Monday, August 27, 2012

Hand-Washing vs. Anti-Bacterial Hand Sanitizers

by Kelley Lindberg

Every year, when I talk to teachers about protecting the food-allergic students in their classrooms, I’m asked if anti-bacterial hand sanitizer gels and liquids will work to eliminate food allergens from kids’ hands.

It doesn’t.

Teachers love hand sanitizer. They can post a big tub inside the classroom door, and have the kids file past it after lunch. Marvelously convenient. And wonderful at curbing illnesses, since everyone knows classrooms are germ factories.

But hand sanitizers don’t kill the proteins that cause allergic reactions, and it leaves the proteins sitting on the hand.

A 2004 study by Perry et al, “Distribution of PeanutAllergen in the Environment,” actually quantified the success rate of various cleaning methods for removing the most common peanut allergen protein, Arachis Hypogaea Allergen 1 (Ara h 1). For hands, they tested liquid soap, bar soap, commercial wipes, plain water, and antibacterial hand sanitizer. For hard surfaces, like tabletops, they tested common household cleaning agents and dishwashing liquid.

This is what they found:

For hands, the peanut allergen was undetectable after washing with liquid soap, bar soap, or commercial wipes. But plain water left the allergen on 3 of 12 hands. Antibacterial hand sanitizer was the worst performer, leaving the allergen on 6 of 12 hands. (Commercial wipes work because they rub the proteins off the hand. Hand sanitizer gels just move them around on the hand, but don’t remove them.)

For hard surfaces, they found that common household cleaners (they tested 409, Target cleaner with bleach, and Lysol wipes) removed the allergen completely. But liquid dish soap left the allergen on 4 of 12 tables.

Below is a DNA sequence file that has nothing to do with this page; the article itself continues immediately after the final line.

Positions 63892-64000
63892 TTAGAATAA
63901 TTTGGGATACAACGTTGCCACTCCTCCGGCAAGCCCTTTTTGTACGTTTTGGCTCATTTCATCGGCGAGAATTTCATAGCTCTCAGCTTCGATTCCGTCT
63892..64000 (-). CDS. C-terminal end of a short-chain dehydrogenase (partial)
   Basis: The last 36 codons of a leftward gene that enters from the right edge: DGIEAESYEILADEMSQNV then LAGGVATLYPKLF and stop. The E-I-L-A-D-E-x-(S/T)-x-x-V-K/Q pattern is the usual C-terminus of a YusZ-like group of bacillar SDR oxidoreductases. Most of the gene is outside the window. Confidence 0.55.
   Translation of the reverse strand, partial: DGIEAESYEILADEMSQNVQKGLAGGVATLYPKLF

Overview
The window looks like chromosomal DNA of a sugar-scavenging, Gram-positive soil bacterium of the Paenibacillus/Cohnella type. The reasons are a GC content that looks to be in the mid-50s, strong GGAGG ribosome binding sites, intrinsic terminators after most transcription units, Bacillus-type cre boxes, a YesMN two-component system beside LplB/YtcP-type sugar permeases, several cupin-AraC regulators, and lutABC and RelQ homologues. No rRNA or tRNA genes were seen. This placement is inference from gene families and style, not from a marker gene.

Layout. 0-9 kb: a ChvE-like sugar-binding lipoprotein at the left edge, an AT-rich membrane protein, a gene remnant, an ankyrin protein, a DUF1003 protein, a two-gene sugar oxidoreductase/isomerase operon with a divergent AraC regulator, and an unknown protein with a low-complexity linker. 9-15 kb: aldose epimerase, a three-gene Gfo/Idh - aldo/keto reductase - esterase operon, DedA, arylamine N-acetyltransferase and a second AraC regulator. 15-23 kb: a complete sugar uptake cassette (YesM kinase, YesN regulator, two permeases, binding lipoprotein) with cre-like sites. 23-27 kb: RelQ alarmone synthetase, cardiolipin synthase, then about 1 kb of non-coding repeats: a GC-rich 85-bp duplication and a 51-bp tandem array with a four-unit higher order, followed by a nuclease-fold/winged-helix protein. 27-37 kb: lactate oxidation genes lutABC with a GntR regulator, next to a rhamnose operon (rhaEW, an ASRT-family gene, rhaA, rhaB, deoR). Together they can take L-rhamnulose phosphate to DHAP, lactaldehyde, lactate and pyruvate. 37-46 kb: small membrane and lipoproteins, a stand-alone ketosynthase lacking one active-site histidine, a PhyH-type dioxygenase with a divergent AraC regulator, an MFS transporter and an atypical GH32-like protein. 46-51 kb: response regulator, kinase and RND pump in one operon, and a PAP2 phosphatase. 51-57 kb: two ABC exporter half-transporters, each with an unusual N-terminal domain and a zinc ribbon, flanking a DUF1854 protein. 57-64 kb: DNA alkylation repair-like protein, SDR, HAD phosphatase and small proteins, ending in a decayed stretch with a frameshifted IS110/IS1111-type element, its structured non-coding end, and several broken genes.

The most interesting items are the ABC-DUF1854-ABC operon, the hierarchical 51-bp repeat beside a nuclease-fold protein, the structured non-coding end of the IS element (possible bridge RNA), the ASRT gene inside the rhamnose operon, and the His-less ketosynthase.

From this study, it appears that good ol’ soap or commercial wipes are your best friend for keeping hands allergen-free. So talk to your teacher about using antibacterial cleaning wipes instead of that sanitizer gel – that way they’ll prevent food-allergic reactions as well as sniffly noses! And for tables, counters, desks, doorknobs, phones, or anything else, use commercial cleaners instead of a swipe with a soapy dishrag.

For this same study, the authors also tested 6 preschools and schools (1 of which was entirely peanut-free) to see if peanut allergens were a problem on common surfaces. Out of the 6 schools, they found the peanut allergen on only 1 of 13 water fountains, 0 of 22 desks, and 0 of 36 cafeteria tables.

That’s very encouraging! Of course, the chances of food allergens appearing on school surfaces will vary greatly from school to school depending on their cleaning products, cleaning frequency, etc. But it is good news anyway to know that if the school’s cleaning staff is conscientious about using cleaning materials properly and frequently, the chance of accidental contamination can be greatly reduced.


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